The comeback was seemingly sparked by Bredbenner, who altered the game with a pair of successful challenges. The first came in the top of the fourth inning and took off a run for Nebraska, as the umpire deemed Sami Hood’s relay throw to home plate had given catcher Lainee Brown enough time for the tag. The second came in the bottom of the fifth inning when an inning-ending out call on a bang-bang play at first base was overturned when Addison Barnard was ruled safe.

Two batters later, senior Zoe Jones capitalized on the second chance with a deep shot that was about a foot away from sailing over the center-field fence for a grand slam. Instead, Jones’ 2-RBI hit trimmed WSU’s deficit to 5-2 and brought the team to life.

“Those were momentum-killers for them and momentum-boosters for us,” Bredbenner said of the reversals. “I don’t know if they were the spark that woke the bats up, but the bats became alive after those situations happened. We haven’t won a challenge all year. We’ve probably tried 15 times, so you question if you should even do it. But I felt pretty confident that those would go in our favor.”

The back-half of the lineup initiated the rally in the bottom of the sixth inning, as Hood reached on an error, freshman Taylor Sedlacek singled through the left side and then Hood scored on a single back up the middle by pinch-hitter Bailey Urban. Krystin Nelson, the No. 9 batter, scored another run with a sacrifice fly to left field to trim the deficit to 5-4.

That brought up McKinney, the two-time American Athletic Conference Player of the Year, who delivered in the clutch once again for the Shockers with a RBI double off the wall to tie the game.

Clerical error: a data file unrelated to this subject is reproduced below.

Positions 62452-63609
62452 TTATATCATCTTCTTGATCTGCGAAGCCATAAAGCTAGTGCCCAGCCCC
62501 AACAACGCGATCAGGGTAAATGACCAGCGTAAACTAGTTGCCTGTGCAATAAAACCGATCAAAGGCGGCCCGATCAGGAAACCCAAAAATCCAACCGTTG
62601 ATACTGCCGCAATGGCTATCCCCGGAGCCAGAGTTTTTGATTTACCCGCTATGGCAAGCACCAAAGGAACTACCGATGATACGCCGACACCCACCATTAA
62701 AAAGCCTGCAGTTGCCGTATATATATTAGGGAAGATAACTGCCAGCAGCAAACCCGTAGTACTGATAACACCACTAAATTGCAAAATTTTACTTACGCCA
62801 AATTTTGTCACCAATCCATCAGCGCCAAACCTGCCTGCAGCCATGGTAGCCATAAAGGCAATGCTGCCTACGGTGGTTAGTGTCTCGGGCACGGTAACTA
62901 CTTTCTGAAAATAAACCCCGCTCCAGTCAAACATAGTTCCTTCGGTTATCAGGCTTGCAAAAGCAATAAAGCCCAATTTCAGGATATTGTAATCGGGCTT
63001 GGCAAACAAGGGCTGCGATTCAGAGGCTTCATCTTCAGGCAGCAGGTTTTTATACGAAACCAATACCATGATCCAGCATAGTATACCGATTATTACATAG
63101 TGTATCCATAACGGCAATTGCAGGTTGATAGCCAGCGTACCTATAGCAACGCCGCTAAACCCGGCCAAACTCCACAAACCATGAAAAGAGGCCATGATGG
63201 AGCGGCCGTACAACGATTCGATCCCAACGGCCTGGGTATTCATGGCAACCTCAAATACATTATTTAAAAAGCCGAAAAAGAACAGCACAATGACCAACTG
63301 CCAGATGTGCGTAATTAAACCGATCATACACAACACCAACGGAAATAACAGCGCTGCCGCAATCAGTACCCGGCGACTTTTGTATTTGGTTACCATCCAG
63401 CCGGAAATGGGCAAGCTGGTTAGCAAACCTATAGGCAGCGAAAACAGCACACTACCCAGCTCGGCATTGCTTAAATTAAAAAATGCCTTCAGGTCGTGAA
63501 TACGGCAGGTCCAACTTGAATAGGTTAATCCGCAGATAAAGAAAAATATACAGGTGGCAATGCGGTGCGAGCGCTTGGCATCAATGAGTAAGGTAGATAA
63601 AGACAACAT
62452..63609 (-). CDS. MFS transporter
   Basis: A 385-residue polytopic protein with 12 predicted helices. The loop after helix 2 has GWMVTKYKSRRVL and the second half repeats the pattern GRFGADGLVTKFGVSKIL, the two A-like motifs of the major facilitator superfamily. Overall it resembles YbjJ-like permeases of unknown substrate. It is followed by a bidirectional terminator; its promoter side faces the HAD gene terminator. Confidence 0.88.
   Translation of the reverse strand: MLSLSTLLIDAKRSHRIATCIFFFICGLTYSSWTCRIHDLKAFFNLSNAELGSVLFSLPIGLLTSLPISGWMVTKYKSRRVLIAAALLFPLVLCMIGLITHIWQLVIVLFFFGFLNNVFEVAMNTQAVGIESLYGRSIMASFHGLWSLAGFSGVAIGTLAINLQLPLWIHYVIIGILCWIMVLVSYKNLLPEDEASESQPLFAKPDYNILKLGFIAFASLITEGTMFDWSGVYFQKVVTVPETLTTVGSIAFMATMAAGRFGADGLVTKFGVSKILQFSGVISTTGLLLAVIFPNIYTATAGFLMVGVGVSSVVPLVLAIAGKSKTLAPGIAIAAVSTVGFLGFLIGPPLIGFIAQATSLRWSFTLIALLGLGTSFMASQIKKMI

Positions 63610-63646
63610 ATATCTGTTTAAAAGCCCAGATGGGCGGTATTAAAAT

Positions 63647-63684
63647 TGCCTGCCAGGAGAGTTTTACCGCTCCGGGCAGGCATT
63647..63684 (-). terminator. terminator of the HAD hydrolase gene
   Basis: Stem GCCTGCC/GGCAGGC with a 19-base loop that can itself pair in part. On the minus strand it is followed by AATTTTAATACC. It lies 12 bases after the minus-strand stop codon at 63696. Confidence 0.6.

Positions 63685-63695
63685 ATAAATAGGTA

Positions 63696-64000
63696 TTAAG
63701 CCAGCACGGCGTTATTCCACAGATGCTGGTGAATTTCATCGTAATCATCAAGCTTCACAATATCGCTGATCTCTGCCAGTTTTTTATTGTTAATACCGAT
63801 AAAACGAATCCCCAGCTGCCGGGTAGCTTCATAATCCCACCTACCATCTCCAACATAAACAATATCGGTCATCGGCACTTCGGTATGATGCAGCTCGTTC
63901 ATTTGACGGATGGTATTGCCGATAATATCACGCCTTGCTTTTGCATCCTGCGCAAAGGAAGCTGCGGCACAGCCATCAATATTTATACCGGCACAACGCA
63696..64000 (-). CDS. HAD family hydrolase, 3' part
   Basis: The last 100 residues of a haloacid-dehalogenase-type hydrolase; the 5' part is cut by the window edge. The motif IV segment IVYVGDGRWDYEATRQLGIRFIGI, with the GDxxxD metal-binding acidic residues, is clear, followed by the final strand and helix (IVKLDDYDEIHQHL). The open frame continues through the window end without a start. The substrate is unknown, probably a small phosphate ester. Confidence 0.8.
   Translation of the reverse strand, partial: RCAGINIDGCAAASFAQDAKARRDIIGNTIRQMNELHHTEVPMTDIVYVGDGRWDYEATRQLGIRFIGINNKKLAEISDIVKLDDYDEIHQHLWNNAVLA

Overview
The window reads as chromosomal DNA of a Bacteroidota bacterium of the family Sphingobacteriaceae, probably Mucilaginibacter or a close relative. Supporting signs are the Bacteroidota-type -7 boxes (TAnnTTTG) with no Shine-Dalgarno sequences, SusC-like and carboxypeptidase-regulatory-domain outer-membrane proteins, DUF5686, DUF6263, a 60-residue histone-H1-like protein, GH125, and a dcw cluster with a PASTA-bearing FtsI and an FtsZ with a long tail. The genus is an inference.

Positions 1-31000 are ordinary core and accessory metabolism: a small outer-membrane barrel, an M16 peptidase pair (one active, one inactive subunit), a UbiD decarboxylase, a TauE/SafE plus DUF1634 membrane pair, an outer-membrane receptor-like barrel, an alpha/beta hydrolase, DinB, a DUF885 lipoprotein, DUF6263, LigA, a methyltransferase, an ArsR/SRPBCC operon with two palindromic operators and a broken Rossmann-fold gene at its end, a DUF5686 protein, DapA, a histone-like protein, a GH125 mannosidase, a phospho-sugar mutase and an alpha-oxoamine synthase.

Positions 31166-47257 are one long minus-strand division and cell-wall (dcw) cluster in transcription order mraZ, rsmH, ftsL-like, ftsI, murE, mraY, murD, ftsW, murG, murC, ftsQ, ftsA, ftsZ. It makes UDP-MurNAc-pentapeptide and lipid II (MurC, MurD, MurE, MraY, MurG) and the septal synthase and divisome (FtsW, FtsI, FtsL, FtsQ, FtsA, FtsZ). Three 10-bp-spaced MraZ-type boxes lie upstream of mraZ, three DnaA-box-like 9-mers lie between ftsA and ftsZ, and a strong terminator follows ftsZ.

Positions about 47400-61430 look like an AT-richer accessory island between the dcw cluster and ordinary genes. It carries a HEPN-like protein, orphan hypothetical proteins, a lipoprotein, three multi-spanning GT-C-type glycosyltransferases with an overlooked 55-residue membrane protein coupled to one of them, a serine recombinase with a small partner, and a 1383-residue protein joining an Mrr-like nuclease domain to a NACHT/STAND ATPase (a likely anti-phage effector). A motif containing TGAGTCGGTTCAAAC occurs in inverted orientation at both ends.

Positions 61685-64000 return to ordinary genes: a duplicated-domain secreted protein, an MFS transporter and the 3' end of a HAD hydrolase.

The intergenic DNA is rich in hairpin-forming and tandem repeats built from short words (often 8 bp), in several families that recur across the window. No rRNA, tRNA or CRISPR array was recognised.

“We just kept believing in each other,” McKinney said. “Having that belief that the next person is going to do it. It took us a while, but I think we stuck to our plan and it finally paid off.”

After Addison Barnard earned a walk, Lauren Lucas continued to be WSU’s RBI machine with her 60th run drive in with a single back up the middle to put the Shockers in front for good.

But WSU had to survive some sweaty moments in the top of the seventh inning, as Nebraska loaded the bases with one out. Bredbenner had Howell warming up in the bullpen, but trusted the freshman to close out the game.

Aguilar delivered, as the next Nebraska hitter, Katelyn Caneda, grounded to hood at second base and the fellow freshman fired home for her second put-out at home of the game to prevent the game-tying run. The game ended when Nebraska’s Caitlynn Neal harmlessly popped out to McKinney at shortstop.

Afterward, Aguilar said it reminded her of her eight-inning, complete-game gem she tossed to help the Shockers take down the No. 3-ranked Cowgirls on the very same field in Stillwater. On that night, Aguilar also worked her way out of jams with runners on base to help WSU win a 3-1 game.

“Fortunately for me, I have been in this situation before with the OSU game that was here before,” Aguilar said after her first NCAA appearance. “The pressure felt the same. I was trying to keep calm. Honestly, I have eight great people in the field and I had Zoe, Syd, Krystin in my ear telling me that I could do it. With those people on the field, it’s pretty hard to fail. I believed in myself and I believed in my defense and we got it done.”